fredag 29. oktober 2021

In the turbulent South China Sea, the US Navy bets on a troubled warship

When US Vice President Kamala Harris stepped aboard the littoral combat ship USS Tulsa in Singapore on Monday, it put a fresh spotlight on arguably one of the most divisive vessels in the US Navy's fleet. Depending on who you talk to, littoral combat ships (LCS) are either a naval threat capable of "blowing up every Chinese operation in the South China Sea," or a floating symbol of all the US Navy's most pernicious problems. And while US naval leaders tout the LCS' speed and agility in shallower coastal areas, critics point to its limited armaments and history of mechanical breakdowns.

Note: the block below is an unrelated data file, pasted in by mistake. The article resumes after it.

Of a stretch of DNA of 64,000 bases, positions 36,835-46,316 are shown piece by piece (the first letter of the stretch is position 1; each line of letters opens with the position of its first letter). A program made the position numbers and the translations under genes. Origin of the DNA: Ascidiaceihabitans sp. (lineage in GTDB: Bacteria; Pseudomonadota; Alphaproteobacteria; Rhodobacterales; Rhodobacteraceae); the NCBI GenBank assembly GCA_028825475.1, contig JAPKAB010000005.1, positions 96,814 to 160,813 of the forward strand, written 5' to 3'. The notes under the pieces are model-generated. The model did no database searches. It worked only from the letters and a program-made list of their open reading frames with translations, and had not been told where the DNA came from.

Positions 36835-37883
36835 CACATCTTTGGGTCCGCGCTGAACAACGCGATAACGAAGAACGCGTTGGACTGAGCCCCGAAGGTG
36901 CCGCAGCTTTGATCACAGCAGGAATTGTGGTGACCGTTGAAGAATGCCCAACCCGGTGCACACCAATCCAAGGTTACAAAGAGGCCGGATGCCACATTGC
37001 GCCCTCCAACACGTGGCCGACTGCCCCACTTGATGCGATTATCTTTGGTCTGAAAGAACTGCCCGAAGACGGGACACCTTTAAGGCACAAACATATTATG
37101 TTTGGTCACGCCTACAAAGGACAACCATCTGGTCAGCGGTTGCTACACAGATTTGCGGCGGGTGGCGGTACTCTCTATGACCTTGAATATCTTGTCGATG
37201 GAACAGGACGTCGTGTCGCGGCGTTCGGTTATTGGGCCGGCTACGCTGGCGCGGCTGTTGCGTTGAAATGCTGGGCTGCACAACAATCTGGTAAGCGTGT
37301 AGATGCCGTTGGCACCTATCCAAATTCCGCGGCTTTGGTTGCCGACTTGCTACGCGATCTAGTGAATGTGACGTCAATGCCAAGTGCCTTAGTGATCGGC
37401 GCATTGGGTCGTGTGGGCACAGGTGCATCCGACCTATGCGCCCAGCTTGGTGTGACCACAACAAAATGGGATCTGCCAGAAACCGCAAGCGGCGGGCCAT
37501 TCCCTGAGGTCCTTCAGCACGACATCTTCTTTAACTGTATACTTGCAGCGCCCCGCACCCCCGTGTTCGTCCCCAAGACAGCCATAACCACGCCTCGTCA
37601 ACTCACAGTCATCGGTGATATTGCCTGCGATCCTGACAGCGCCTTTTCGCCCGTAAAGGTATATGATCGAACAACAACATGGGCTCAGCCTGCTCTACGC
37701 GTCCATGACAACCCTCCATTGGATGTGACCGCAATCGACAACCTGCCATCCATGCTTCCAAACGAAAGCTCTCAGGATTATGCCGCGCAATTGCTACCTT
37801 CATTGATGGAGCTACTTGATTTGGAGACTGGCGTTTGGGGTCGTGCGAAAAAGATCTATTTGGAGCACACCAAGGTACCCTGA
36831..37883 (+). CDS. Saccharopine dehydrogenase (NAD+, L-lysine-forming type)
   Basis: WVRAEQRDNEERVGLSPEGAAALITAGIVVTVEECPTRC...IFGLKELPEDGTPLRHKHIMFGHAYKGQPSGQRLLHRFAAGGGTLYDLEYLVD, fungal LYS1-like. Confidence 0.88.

"The reason we are here is important," Harris told the crew of the Tulsa on Monday night. "Our presence in the Indo-Pacific has a long, long history, including now, of helping to guarantee peace and security, freedom of trade and commerce, freedom of navigation ... and open waterways, and the rules-based international order that has brought so much safety and prosperity to so many."